Tuesday, May 19, 2009

Herschel at a glance

Herschel at a glance
Herschel, ESA's cutting-edge space observatory, will carry the largest, most powerful infrared telescope ever flown in space. A pioneering mission to study the origin and evolution of stars and galaxies, it will help understand how the Universe came to be what it is today.

The first observatory to cover the entire range from far-infrared to sub-millimetre wavelengths and bridge the two, Herschel will explore further in the far-infrared than any previous mission, studying otherwise invisible dusty and cold regions of the cosmos, both near and far.

Herschel will tap into unexploited wavelengths, seeing phenomena out of reach for other observatories, at a level of detail that has not been captured before. The telescope's primary mirror is 3.5 m in diameter, more than four times larger than any previous infrared space telescope and almost one and a half times larger than that of the Hubble Space Telescope. The telescope will collect almost twenty times more light than any previous infrared space telescope.

The cutting-edge spacecraft carries three advanced science instruments: two cameras and a very high resolution spectrometer; their detectors are cooled to temperatures close to absolute zero by a sophisticated cryogenic system.

Primary mirror: 3.5 m in diameter.

Launch: May 2009 on board an Ariane 5 from ESA's Spaceport in Kourou, French Guiana. The launch window opens at 15:34:32 CEST. Herschel will be launched along with Planck, ESA's microwave observatory which will study the Cosmic Microwave Background.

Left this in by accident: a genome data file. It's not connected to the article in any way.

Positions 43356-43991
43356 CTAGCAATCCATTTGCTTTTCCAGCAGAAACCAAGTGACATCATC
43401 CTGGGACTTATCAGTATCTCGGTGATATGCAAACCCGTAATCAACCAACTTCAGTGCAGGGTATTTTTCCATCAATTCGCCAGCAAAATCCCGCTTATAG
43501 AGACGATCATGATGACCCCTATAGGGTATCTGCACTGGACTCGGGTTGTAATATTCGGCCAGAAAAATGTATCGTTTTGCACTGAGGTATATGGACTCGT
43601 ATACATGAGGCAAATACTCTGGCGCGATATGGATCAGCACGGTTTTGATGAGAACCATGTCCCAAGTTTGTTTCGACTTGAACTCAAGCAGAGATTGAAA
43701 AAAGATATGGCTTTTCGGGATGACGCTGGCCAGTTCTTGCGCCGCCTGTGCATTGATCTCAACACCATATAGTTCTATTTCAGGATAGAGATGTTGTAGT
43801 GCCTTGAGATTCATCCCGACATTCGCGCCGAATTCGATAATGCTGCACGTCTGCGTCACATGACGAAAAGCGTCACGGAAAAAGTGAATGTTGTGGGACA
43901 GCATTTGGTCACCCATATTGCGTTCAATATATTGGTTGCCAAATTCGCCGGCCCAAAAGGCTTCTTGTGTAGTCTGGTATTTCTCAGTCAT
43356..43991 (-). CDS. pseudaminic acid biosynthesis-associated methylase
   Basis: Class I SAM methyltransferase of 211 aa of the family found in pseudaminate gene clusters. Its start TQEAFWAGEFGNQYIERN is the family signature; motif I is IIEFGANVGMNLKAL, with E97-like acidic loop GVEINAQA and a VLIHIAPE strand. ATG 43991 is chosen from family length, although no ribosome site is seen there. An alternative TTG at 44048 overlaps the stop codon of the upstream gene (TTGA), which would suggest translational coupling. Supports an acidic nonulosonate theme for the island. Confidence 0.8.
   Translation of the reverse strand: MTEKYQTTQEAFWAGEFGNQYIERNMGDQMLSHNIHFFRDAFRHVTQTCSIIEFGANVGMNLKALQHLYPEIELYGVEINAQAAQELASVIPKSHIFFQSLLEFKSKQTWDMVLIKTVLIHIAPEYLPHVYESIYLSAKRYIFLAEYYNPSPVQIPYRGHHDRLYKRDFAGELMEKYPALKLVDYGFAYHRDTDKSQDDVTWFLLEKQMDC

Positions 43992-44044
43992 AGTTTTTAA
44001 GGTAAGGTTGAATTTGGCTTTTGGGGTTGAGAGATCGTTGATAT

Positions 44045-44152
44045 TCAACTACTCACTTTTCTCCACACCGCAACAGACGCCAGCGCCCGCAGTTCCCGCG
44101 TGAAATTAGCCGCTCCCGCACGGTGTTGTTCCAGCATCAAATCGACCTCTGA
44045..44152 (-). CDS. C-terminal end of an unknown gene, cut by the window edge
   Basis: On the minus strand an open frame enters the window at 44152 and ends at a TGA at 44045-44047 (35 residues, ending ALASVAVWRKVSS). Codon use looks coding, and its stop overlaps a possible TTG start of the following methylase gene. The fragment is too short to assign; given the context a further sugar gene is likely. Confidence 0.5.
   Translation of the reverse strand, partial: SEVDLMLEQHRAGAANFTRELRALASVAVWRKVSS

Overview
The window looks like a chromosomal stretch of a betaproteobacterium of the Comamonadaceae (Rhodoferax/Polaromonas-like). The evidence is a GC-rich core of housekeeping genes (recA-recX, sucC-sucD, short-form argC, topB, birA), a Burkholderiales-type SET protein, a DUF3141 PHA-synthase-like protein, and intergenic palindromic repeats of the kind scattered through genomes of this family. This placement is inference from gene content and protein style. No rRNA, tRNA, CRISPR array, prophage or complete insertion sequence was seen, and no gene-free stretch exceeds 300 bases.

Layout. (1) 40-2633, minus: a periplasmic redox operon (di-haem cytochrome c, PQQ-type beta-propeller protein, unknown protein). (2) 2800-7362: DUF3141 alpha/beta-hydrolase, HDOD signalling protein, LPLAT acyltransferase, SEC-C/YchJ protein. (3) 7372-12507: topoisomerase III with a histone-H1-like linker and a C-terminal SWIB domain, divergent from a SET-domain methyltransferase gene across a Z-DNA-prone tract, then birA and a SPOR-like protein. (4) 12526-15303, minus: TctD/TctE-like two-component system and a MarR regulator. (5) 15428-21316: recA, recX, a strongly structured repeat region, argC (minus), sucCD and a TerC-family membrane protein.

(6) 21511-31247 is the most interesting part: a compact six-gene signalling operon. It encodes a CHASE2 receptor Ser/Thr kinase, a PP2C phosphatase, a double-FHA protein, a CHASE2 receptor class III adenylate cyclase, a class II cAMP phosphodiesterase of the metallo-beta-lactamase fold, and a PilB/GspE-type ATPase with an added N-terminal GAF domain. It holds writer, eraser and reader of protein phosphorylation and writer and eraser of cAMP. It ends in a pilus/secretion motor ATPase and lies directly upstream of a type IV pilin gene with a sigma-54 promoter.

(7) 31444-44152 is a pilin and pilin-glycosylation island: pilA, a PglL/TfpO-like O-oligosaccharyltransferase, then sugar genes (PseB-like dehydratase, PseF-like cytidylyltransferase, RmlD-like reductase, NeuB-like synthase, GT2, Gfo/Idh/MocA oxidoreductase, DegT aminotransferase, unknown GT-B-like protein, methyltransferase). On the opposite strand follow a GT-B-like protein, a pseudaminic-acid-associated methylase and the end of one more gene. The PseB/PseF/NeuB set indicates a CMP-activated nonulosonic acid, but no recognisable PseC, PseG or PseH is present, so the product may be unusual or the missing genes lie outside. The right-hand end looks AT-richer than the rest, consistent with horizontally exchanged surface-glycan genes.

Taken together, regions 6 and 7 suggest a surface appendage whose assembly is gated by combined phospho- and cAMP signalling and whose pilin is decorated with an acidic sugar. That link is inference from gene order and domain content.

Status: Preparations for launch under way.

Journey: Herschel will separate from the upper stage of the launcher about 26 minutes after launch, Planck will follow a few minutes later. The two spacecraft will operate independently. Two weeks from launch, Herschel will be more than 1 million km away from Earth and will begin commissioning. The observatory will reach its operational orbit about a hundred days after launch.

Orbit: Herschel will operate from a Lissajous orbit around the second Lagrangian point of the Sun–Earth system (L2), a virtual point located 1.5 million km from Earth in the direction opposite to the Sun. The satellite's average distance from L2 will be 800 000 km.

Lifetime: A minimum of three years for routine science observations. The mission will last until the cryostat runs out of helium, about four years after launch.

HIFI (Heterodyne Instrument for the Far Infrared), a high-resolution spectrometer; PACS (Photoconductor Array Camera and Spectrometer) and SPIRE (Spectral and Photometric Imaging REceiver), PACS and SPIRE are both cameras and imaging spectrometers. Together, these instruments cover 55–672 microns. Their detectors will be cooled to temperatures very close to absolute zero.

Launch mass: About 3.4 tonnes.

Dimensions: About 7.5 m high and 4 m wide.

Operations: Herschel will be operated as an observatory. About two-thirds of its observing time will be available to the worldwide scientific community. The rest of the observing time has been allotted to the instrument consortia. It will operate autonomously, sending acquired data to Earth over a three-hour period every day.

Primary ground station: ESA's deep space antenna in New Norcia, Australia.